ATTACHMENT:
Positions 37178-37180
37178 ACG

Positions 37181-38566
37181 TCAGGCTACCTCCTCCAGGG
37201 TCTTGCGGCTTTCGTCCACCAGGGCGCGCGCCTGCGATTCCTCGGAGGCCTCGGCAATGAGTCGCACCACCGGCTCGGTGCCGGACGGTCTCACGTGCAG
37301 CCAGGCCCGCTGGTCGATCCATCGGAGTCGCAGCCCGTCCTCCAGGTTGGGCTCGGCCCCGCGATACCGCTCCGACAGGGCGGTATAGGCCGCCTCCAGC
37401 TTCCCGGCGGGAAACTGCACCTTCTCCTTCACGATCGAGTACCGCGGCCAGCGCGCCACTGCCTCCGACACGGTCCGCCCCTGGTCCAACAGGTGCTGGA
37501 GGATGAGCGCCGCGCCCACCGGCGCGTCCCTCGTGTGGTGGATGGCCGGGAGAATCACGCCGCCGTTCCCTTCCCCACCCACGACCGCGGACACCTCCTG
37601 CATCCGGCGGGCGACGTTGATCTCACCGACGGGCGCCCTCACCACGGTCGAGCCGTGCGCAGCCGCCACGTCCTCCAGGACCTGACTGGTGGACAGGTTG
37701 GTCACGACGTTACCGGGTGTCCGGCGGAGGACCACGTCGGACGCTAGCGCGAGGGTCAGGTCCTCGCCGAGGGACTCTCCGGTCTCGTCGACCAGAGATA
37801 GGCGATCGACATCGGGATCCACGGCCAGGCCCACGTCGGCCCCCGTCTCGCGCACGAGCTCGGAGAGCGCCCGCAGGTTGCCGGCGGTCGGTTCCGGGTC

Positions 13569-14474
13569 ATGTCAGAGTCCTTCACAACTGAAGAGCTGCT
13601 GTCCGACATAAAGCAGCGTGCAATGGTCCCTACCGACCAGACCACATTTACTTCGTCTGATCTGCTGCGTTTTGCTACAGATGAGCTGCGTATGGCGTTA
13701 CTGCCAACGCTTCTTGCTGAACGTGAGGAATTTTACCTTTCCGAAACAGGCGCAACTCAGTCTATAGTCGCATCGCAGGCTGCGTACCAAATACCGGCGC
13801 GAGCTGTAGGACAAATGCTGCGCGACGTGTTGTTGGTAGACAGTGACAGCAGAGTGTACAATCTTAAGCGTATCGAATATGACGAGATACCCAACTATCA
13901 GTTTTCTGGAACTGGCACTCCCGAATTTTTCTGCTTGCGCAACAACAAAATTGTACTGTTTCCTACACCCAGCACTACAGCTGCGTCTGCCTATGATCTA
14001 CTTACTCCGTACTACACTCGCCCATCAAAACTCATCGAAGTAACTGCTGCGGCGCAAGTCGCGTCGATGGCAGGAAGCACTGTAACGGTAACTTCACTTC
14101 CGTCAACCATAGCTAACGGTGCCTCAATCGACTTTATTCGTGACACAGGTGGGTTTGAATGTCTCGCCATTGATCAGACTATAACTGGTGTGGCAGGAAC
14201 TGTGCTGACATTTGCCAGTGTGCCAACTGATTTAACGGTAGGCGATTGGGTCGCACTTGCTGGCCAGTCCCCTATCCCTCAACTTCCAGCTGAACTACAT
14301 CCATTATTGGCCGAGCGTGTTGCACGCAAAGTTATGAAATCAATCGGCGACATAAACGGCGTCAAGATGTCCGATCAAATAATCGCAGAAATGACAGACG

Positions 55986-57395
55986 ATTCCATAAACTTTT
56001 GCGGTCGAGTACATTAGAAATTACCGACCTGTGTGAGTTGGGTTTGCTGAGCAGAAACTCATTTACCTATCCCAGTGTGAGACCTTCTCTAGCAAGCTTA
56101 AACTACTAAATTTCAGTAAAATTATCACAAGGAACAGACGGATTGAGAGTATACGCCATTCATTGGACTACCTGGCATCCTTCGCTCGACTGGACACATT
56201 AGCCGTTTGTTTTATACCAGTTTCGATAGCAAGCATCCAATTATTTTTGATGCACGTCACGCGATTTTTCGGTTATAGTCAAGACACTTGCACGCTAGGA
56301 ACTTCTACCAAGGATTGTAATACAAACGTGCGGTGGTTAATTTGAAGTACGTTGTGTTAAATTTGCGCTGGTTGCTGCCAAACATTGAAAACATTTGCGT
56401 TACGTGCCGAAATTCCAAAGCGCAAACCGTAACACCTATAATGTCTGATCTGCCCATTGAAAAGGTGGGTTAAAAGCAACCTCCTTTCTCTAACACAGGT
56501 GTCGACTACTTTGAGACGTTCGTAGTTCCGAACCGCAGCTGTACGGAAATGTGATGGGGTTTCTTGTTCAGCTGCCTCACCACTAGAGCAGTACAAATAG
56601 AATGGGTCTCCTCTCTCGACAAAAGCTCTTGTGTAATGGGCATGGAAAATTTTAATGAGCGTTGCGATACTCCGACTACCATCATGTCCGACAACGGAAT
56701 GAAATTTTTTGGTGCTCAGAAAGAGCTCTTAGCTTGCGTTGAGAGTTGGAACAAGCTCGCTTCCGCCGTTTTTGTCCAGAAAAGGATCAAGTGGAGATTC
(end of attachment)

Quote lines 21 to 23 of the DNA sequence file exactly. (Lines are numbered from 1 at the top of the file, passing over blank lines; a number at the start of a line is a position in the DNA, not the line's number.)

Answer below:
14301 CCATTATTGGCCGAGCGTGTTGCACGCAAAGTTATGAAATCAATCGGCGACATAAACGGCGTCAAGATGTCCGATCAAATAATCGCAGAAATGACAGACG

Positions 55986-57395
55986 ATTCCATAAACTTTT